When I arrived in Nagaland, a small state in northeast India, to write a piece about the Naga people and their battle for independence, I never thought I would run into an absolutely extraordinary facet of World War II history — and, as I later learned, a potentially forgotten (or concealed) piece of history concerning the Korean “comfort women.”
Among the various interviews I was putting together, I encountered an 82-year-old gentleman in a village near Kohima. He is the father of the woman who ran the guesthouse where I was staying. He was born in 1937 and spent his whole life in the village of Kigwema.
In April 1944 he saw with his own eyes the British clash with the Japanese in the mountains and hills that surround this area, where a few villages are scattered: Kigwema, Mima, Zakhama, and Viswema. The battle in question, the Battle of Kohima, was among the hardest and most memorable in this Asian region, so much so that the English consider it their greatest battle.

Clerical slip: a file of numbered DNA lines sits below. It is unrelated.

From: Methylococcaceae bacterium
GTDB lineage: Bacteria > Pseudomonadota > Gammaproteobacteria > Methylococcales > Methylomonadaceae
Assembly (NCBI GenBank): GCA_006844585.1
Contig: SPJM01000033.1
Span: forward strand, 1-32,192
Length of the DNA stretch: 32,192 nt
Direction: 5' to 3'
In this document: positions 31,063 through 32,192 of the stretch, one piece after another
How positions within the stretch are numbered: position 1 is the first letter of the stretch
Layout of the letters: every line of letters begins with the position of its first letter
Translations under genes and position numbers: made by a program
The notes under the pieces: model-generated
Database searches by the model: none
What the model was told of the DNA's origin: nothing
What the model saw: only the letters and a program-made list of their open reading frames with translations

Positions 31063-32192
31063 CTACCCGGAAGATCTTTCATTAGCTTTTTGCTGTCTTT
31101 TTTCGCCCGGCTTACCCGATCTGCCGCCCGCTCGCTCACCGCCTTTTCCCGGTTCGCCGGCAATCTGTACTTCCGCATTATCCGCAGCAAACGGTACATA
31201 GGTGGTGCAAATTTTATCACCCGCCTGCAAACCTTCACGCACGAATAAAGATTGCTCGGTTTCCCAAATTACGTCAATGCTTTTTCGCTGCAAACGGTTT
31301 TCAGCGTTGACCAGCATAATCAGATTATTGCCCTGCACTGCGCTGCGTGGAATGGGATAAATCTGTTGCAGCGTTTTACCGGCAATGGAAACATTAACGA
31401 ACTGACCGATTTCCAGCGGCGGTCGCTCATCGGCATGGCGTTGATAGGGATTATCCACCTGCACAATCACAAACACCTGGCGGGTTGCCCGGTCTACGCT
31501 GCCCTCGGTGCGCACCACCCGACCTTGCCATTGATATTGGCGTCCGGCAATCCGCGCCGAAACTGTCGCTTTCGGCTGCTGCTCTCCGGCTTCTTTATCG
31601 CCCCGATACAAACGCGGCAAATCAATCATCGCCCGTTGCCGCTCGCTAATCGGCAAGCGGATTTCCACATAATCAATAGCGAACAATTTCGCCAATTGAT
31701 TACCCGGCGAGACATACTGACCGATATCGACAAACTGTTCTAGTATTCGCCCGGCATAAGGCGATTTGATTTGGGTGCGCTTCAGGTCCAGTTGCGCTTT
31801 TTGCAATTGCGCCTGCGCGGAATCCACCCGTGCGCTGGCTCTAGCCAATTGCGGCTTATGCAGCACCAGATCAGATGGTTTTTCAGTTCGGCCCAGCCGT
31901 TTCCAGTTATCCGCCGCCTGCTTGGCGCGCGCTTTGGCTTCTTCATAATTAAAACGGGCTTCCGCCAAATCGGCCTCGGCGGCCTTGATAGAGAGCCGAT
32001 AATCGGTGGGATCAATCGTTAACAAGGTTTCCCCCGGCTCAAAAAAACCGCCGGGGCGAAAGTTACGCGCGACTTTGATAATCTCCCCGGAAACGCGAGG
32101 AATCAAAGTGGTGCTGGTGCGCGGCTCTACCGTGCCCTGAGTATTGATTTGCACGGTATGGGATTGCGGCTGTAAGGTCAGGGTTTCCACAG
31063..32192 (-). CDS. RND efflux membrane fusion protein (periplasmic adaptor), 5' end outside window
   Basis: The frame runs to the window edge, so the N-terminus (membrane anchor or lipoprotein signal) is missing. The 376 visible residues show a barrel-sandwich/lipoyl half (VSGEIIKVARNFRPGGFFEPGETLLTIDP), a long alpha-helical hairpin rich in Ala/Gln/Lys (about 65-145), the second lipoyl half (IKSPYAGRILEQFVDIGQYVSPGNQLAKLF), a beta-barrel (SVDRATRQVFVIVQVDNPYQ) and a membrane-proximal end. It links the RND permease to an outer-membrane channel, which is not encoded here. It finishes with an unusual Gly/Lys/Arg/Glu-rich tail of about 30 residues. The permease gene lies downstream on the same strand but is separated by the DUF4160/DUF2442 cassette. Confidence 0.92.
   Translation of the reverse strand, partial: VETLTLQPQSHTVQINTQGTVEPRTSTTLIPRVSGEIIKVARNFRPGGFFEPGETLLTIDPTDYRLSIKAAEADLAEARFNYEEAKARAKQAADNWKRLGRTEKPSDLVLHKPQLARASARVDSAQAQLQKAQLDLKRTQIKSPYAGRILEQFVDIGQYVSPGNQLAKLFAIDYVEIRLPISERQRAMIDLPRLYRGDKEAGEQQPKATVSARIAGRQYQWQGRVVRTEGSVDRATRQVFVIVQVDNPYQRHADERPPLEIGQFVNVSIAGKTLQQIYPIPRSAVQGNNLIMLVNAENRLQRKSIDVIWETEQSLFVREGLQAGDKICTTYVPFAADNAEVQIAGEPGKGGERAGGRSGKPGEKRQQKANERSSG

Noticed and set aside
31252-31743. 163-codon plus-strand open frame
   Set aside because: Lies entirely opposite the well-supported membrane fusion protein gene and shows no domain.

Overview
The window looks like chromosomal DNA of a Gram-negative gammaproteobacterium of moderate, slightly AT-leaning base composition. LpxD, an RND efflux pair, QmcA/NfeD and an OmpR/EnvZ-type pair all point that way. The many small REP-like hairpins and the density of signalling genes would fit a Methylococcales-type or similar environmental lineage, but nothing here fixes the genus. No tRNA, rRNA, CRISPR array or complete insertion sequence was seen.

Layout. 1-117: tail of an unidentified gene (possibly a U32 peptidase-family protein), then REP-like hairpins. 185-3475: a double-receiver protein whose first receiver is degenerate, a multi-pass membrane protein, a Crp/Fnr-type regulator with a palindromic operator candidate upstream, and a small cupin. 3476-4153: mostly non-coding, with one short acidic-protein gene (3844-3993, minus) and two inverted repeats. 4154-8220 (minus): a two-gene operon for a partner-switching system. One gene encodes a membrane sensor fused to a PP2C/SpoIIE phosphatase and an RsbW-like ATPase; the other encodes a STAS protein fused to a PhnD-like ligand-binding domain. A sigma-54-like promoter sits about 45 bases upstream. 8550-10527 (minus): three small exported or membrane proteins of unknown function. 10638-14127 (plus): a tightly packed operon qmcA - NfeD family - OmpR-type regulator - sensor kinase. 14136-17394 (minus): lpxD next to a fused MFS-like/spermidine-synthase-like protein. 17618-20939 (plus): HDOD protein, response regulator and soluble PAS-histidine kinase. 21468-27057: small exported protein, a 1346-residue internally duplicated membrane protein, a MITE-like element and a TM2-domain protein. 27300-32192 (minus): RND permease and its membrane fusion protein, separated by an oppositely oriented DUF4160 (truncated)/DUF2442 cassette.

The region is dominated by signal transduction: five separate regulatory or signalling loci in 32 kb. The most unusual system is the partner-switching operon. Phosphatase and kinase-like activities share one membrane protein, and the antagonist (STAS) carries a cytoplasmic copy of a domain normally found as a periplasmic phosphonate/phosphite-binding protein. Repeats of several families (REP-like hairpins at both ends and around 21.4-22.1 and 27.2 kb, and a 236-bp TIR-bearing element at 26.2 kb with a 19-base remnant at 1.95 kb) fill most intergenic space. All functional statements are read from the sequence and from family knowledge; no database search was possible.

In Kohima the Japanese who arrived from the Burma trail intended to cut off the supply enemy front at Imphal, where another clash was taking place between the English-Indian army and the Japanese.
During our interview, which was mainly focused on the present political situation in Nagaland, the old man swerved often into the past, to the time of World War II. Having majored in modern history in college, I was more than willing to follow the man’s rhetorical detours. At one point while I was listening to recollections of war memories, in his elementary English, the old man mentioned the presence of Japanese female soldiers.
I flinched. I was sure I heard wrong. In my study of that time period, I have no recollection of women being present in the ranks of the Japanese army. So I asked the man to repeat his last words. He does: “There were Japanese military in this village… including some armed women.”